Paul Kehle

Paul Kehle earned his Ph.D. from Indiana University and his B.S. from Beloit College. Prior to his graduate studies and college teaching, Kehle taught mathematics at Westtown School in Pennsylvania, where he was awarded a Woodrow Wilson National Fellowship. His scholarly interests include mathematics education with a focus on effective teaching practices and authentic problem-based learning, computational discrete mathematics, and curriculum development. Currently, Kehle is part of a team writing a contemporary mathematical biology curriculum under a National Science Foundation grant to the Consortium for Mathematics and Its Applications (COMAP) and Rutgers University. He is an editor of the Math Today column for COMAP’s Consortium.  Kehle loves bringing students and ideas together in his classes and during HWS Summer Science program when he collaborates with students on research. He is a member of the National Council of Teachers of Mathematics, Psychology of Mathematics Education, the Mathematical Association of America/American Mathematical Society and the American Educational Research Association.

Neil Laird

Neil Laird earned his Ph.D. and M.S. from the University of Illinois at Urbana-Champaign and his B.S. from SUNY Oswego. Prior to joining HWS in a tenure-track position, Laird served as a research assistant professor in atmospheric sciences at the University of Illinois at Urbana-Champaign and a visiting professor of geosciences at Hobart and William Smith. His current scholarly interests include mesoscale meteorology and regional climatology with a focus on lake-effect snow storms and severe weather. Since returning to HWS in 2004, Laird has obtained more than $850,000 from the National Science Foundation to support his meteorological research and the study of the Finger Lakes. He has published numerous articles in prominent meteorological journals, such as the Journal of Atmospheric Sciences, Monthly Weather Review, and the Journal of Applied Meteorology and Climatology. Laird is a member of Sigma Xi Scientific Research Society, the American Meteorological Society, the American Geophysical Union and Council on Undergraduate Research.

Patricia Mathews

Patricia Mathews received her B.A. from the University of Houston and her Ph.D. from the University of North Carolina, Chapel Hill. She specializes in women’s studies in art history, 19th and 20th century women artists and critical theory. Mathews, who has been invited to give lectures at colleges and universities across the country, came to HWS after leaving her longtime post at Oberlin College. She was recently named as a new member of the Board of Directors for the College Art Association and has published numerous articles in such venerable periodicals as Art Bulletin, Women’s Art Journal, Art in America, The Art Journal, Art Criticism and Oxford Art Journal.  Her books include “Aurier:  Symbolist Art Criticism and Theory” and “Passionate Discontent: Creativity and Gender in French Symbolist Art”; and her newest book, “Speaking of Absence, Listening to Silence: The Art of May Stevens,” is now under review with Liverpool University Press. Mathews has received, among other prestigious awards, a fellowship from the National Endowment for the Humanities and grants from Duke-UNC Women’s Studies Research Center and Virginia Foundation for the Humanities and the Virginia Commission for the Arts.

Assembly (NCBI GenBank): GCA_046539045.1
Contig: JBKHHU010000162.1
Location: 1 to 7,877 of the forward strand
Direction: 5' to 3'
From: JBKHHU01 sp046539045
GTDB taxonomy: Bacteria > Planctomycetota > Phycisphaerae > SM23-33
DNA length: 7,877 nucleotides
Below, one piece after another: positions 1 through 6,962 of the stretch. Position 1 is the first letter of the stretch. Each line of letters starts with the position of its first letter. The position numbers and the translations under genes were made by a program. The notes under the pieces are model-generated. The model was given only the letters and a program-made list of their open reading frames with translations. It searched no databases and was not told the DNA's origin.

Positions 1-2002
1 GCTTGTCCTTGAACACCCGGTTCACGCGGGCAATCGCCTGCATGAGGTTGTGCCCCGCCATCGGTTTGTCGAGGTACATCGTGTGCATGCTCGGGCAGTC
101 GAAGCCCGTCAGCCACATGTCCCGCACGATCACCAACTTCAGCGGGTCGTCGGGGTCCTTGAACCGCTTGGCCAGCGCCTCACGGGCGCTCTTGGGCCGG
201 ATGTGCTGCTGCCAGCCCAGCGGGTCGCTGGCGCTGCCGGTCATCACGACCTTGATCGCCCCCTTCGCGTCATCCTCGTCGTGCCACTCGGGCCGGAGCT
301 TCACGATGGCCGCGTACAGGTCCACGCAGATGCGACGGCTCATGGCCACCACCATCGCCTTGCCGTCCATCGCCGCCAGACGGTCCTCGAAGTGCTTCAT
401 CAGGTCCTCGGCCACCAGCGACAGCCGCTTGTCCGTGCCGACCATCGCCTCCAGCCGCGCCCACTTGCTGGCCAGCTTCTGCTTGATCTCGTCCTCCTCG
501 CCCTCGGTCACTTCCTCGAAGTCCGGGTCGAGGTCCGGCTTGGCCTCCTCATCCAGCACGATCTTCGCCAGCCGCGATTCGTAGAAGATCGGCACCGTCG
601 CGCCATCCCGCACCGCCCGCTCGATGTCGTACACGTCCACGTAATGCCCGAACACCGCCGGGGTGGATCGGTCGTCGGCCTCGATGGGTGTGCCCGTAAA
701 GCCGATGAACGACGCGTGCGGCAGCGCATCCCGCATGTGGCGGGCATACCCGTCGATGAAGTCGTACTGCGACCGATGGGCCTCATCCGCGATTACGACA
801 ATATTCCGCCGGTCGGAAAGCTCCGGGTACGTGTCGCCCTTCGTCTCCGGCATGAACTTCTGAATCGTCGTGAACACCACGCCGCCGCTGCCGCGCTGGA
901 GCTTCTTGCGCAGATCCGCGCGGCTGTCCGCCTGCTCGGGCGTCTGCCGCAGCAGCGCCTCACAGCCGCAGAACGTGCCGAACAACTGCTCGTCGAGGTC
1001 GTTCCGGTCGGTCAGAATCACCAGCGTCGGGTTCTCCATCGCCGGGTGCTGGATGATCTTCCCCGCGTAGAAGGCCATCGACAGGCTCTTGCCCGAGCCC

Steve Penn

Steve Penn, who joined the faculty in 2002, earned his B.S. and Ph.D. from the Massachusetts Institute of Technology. He has taught at the University of Washington and Syracuse University, where he is currently an adjunct research professor. In 2005, he was elected to the Executive Board of the APS Topical Group on Gravitation and, in 1992, received the Karl Taylor Compton Award for Overall Excellence. Within the past 10 years, Penn has received three grants from the National Science Foundation. He has been invited to give lectures around the world and has published in venerable science journals, including Classical and Quantum Gravity, Astrophysical Journal, Physical Review Letters and Review of Scientific Instruments. He has served on the APS Topical Group on Gravity and the NSF Grant Review Panel for Experimental Gravity, and currently serves on the LIGO Science Collaboration Publication & Presentation Committee and the LIGO Science Collaboration Council.

Gebru Tareke

Gebru Tareke, who joined the faculty in 1978, earned his Ph.D. from Syracuse University, his M.A. from the University of Wisconsin, Madison and his B.A. from Addis Ababa University in Ethiopia. He has penned articles for scholarly periodicals such as Journal of Developing Societies, Journal of Modern African Studies and International Journal of African Historical Studies.  His books include “Ethiopia, Power and Protest: Peasant Revolts in the Twentieth Century” and a new book, “The Ethiopian Revolution: War in the Horn of Africa,” to be released later this year from Yale University Press.

Uta Wolfe

Uta Wolfe completed her B.A. in Psychology and her Ph.D. in Neuroscience from the University of Minnesota and her postdoctoral training at New York University. Prior to her current position at the Colleges, Wolfe was a non-tenure track assistant professor at St. Olaf College in Minnesota. Her current academic interests include multi-sensory integration (the interaction between the senses) and visuo-motor control (the way our movements are guided by vision). Her research is currently funded by the National Institutes of Health (National Institute for Neurological Disorders and Stroke) and has been published in periodicals such as Journal of Neuroscience, Journal of Neurophysiology and Perception and Psychophysics. Her recent discovery of a new multi-sensory illusion, first published in Perception and Psychophysics, has also been featured on several popular science blogs, such as The Cognitive Daily.